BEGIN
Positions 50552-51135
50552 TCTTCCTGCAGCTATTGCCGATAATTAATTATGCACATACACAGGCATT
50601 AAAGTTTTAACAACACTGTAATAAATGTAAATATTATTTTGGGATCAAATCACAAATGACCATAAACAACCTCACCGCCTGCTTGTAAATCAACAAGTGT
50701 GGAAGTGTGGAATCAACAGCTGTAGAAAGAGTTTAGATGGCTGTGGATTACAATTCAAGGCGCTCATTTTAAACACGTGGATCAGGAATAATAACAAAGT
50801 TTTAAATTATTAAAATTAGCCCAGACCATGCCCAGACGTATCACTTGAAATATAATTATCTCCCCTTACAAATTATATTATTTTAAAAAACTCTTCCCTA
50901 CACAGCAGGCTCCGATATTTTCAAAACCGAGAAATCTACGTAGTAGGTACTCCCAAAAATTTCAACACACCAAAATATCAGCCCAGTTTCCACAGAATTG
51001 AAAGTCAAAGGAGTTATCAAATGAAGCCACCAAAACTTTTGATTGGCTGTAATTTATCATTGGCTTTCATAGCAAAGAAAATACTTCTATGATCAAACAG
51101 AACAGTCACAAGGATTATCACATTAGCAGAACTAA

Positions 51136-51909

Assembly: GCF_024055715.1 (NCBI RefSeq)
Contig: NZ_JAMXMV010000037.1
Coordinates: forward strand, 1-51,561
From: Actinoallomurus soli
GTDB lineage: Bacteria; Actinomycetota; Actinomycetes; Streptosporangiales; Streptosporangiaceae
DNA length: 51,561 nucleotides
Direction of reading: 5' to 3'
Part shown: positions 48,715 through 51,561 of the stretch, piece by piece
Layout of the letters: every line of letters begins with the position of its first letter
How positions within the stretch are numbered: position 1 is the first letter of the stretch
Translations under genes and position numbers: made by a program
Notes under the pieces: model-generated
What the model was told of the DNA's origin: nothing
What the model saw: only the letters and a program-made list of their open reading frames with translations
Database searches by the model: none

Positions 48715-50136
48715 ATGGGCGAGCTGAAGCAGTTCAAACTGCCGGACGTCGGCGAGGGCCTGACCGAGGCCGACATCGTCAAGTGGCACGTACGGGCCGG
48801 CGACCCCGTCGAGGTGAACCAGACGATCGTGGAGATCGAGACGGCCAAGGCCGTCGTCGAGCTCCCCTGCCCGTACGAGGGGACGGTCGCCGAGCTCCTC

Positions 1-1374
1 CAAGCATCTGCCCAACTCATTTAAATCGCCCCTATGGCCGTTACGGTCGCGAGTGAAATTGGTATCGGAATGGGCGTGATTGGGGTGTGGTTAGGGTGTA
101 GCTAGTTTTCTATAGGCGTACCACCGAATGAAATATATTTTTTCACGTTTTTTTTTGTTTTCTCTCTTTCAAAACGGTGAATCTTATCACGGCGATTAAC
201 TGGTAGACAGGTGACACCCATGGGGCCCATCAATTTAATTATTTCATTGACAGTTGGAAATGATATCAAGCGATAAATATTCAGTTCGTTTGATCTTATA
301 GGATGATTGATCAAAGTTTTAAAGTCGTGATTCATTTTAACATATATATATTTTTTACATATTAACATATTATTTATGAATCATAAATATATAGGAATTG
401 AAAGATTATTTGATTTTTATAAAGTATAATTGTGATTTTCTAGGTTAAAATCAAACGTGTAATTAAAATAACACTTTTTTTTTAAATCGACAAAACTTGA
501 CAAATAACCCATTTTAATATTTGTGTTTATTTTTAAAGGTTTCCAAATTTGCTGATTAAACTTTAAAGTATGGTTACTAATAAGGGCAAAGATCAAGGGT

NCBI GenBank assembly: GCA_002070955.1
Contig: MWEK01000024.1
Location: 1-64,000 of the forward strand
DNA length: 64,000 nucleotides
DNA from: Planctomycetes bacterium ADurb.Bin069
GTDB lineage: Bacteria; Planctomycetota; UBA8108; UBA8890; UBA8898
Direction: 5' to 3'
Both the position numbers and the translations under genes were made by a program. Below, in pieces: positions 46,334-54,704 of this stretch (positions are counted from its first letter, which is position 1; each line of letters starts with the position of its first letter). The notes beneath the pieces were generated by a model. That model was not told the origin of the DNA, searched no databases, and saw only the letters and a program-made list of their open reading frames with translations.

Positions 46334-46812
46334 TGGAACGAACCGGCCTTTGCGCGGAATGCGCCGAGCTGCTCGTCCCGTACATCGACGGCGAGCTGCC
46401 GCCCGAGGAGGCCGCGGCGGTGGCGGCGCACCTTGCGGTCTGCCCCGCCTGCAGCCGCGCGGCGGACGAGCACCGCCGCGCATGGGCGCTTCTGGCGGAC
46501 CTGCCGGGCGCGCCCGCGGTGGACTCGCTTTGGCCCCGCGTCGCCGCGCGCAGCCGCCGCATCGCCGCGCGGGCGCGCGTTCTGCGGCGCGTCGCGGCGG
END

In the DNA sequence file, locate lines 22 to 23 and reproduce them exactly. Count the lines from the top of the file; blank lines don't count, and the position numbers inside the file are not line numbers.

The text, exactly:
What the model was told of the DNA's origin: nothing
What the model saw: only the letters and a program-made list of their open reading frames with translations